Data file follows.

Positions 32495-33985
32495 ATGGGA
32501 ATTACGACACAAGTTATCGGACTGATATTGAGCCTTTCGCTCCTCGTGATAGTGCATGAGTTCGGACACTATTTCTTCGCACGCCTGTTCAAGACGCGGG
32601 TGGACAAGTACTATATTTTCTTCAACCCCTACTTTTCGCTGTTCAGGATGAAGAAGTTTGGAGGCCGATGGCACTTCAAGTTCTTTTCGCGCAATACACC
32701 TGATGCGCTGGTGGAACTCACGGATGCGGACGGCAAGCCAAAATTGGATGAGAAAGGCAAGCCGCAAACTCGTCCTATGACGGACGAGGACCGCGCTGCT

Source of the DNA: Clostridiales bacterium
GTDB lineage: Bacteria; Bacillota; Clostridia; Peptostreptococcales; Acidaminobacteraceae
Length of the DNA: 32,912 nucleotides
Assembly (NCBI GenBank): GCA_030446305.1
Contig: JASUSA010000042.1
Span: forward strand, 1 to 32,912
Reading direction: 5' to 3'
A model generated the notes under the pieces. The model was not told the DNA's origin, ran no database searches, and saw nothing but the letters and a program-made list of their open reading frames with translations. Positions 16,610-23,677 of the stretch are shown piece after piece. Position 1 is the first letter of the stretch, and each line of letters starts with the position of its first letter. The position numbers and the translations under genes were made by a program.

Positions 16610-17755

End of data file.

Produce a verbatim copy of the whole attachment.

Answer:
Positions 32495-33985
32495 ATGGGA
32501 ATTACGACACAAGTTATCGGACTGATATTGAGCCTTTCGCTCCTCGTGATAGTGCATGAGTTCGGACACTATTTCTTCGCACGCCTGTTCAAGACGCGGG
32601 TGGACAAGTACTATATTTTCTTCAACCCCTACTTTTCGCTGTTCAGGATGAAGAAGTTTGGAGGCCGATGGCACTTCAAGTTCTTTTCGCGCAATACACC
32701 TGATGCGCTGGTGGAACTCACGGATGCGGACGGCAAGCCAAAATTGGATGAGAAAGGCAAGCCGCAAACTCGTCCTATGACGGACGAGGACCGCGCTGCT

Source of the DNA: Clostridiales bacterium
GTDB lineage: Bacteria; Bacillota; Clostridia; Peptostreptococcales; Acidaminobacteraceae
Length of the DNA: 32,912 nucleotides
Assembly (NCBI GenBank): GCA_030446305.1
Contig: JASUSA010000042.1
Span: forward strand, 1 to 32,912
Reading direction: 5' to 3'
A model generated the notes under the pieces. The model was not told the DNA's origin, ran no database searches, and saw nothing but the letters and a program-made list of their open reading frames with translations. Positions 16,610-23,677 of the stretch are shown piece after piece. Position 1 is the first letter of the stretch, and each line of letters starts with the position of its first letter. The position numbers and the translations under genes were made by a program.

Positions 16610-17755